Gas Prices, Price Caps, Reckless Pricing and Telecom Plus

There was a lot of coverage of the impact of rising gas prices in the media this morning, particularly on retail consumers. The wholesale price of natural gas has been shooting up for a number of reasons – up 17% alone on Monday for example.

The Government imposed “price cap” has protected consumers to some extent, but it has meant that many companies that supply consumers have been losing money. There are as many as 55 companies that supply gas to retail consumers but a number have already entered administration and the forecast is that only 10 might survive.

The price cap is only reviewed every six months and that is clearly insufficient to keep up with the rapid change to open market prices. The price cap was introduced to protect consumers from big companies who had many long-standing customers on fixed expensive tariffs. Many were reluctant to switch to other suppliers which is now very easy. Government action might have been laudable to protect the most vulnerable from exploitation but when you start interfering in markets, the outcome is usually perverse.

As a shareholder in Telecom Plus (TEP) I have some interest in this issue. They have repeatedly complained about new entrants to the market who were promoting prices so low that they were bound to lose money. But they were doing this to build a customer base.

This is what TEP said in their last Annual Report in June: “The level of the energy price cap increased by almost £100 at the start of April, a substantial rise that reflects both rising wholesale prices and higher covid-related costs. Since then, wholesale costs have remained at an elevated level, which makes the switching market particularly challenging for all market participants.

Despite this, many independent suppliers are still setting their retail prices at whatever level is required to attract new customers on price comparison sites, irrespective of the impact it will inevitably have on their profitability and cashflow; as a result, we continue to see them reporting significant and unsustainable losses in their latest published accounts. A number of further suppliers have left the market over the last 12 months, with further insolvencies likely in the event that the current Ofgem consultation (designed to prevent suppliers using customer deposits as a substitute for shareholder capital) becomes effective”.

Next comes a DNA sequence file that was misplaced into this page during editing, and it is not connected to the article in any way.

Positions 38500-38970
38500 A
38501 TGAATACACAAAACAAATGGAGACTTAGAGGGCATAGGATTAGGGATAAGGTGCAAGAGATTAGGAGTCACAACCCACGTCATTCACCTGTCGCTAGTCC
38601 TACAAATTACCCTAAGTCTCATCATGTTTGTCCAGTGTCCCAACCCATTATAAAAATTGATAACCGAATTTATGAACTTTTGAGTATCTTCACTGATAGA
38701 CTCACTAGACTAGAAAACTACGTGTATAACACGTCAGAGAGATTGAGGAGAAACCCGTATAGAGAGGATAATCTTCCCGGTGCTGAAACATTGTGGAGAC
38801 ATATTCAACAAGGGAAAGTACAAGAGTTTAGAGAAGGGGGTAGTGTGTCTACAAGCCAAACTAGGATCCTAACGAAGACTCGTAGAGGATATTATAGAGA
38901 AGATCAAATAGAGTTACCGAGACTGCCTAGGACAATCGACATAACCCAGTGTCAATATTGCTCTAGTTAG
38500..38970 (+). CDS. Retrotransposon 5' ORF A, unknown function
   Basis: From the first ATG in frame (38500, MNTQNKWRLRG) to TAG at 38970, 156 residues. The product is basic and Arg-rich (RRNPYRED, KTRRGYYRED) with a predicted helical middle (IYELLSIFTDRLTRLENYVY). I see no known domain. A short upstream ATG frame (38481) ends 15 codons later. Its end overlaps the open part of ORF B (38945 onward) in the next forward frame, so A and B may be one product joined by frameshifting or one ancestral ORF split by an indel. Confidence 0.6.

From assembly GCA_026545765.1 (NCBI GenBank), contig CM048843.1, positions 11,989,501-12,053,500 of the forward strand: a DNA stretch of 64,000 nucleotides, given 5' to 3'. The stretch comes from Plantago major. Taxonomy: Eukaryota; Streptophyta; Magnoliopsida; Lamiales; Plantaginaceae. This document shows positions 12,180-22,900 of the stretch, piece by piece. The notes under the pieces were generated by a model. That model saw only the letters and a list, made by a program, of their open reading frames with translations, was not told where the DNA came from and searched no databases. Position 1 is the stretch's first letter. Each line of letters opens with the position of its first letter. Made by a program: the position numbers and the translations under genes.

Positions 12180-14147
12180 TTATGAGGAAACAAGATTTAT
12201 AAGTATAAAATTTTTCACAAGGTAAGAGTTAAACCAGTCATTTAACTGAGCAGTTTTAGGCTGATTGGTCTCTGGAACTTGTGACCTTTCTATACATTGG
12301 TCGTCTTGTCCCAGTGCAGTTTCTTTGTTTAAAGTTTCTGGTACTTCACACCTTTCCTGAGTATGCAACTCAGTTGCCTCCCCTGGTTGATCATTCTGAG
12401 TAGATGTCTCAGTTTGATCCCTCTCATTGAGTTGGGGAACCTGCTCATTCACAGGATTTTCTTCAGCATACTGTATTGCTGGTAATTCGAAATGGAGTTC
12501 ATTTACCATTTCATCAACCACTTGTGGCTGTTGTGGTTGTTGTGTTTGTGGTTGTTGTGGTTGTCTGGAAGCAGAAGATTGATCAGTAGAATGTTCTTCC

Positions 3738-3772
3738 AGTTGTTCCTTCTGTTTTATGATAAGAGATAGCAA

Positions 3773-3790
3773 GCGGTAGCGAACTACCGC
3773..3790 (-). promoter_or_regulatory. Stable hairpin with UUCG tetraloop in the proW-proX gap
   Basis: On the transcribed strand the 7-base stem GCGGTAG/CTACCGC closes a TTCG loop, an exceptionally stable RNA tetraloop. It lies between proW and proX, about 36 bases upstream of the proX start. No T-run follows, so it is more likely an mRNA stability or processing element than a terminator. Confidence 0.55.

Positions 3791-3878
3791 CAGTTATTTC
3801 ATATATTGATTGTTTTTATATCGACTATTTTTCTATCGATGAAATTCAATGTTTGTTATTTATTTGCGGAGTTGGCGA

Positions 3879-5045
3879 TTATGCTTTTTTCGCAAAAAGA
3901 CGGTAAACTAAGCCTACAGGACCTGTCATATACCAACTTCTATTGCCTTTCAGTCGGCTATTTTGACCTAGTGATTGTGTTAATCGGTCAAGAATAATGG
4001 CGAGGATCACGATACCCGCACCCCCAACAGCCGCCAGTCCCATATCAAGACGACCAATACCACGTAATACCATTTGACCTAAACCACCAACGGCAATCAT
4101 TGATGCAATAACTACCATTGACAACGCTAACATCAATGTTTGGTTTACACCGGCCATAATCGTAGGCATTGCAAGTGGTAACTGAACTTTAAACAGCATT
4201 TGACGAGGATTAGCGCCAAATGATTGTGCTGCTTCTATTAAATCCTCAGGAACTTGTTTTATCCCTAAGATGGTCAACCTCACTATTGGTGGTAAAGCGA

Business Secretary Kwasi Kwarteng has said that the Government “will not be bailing out failed companies” which is good to hear because it is the companies own fault that they have got into this parlous situation. Gas prices are always volatile and companies that had not hedged the price nor had long-term supply contracts were very likely to come unstuck.

A meeting of supply company leaders with Mr Kwarteng apparently encouraged dropping of the price cap, but he was adamant in retaining it. That is a great pity because this problem would never have arisen if a free market was allowed to operate.

There are other possible ways to protect vulnerable consumers and nobody ever has their gas cut off because their supplier goes bust.  

Roger Lawson (Twitter: https://twitter.com/RogerWLawson  )

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Raising Taxes Was Inevitable

The Prime Minister’s statement yesterday primarily provided an excuse to raise taxes to help the NHS and support social care funding. But this was surely very predictable. In March I said this after the Chancellor published his budget: “Reaction to yesterday’s budget was generally negative, but nobody likes higher taxes. The general view is that the Chancellor has just kicked the bucket down the road. More borrowing in the short term to finance the recovery and keep people in employment, but much higher taxes later. I think the budget is a reasonable attempt to keep the economy afloat and could have been a lot more damaging for business if he had taken a tougher line”.

You only have to consider the many billions of pounds being expended in the NHS to counter the Covid-19 epidemic and to support businesses which had to shut down to see that higher taxes were inevitable.

We are now getting the predicted higher taxes. The main points announced were:

  • National Insurance rates for both employees and employers will rise by 1.25%. Mr Johnson said he “accepts that this breaks a manifesto commitment, which is not something I do lightly. But a global pandemic was in no one’s manifesto”.
  • Those over 60 but still employed will also pay National Insurance for the first time from which they were previously exempt.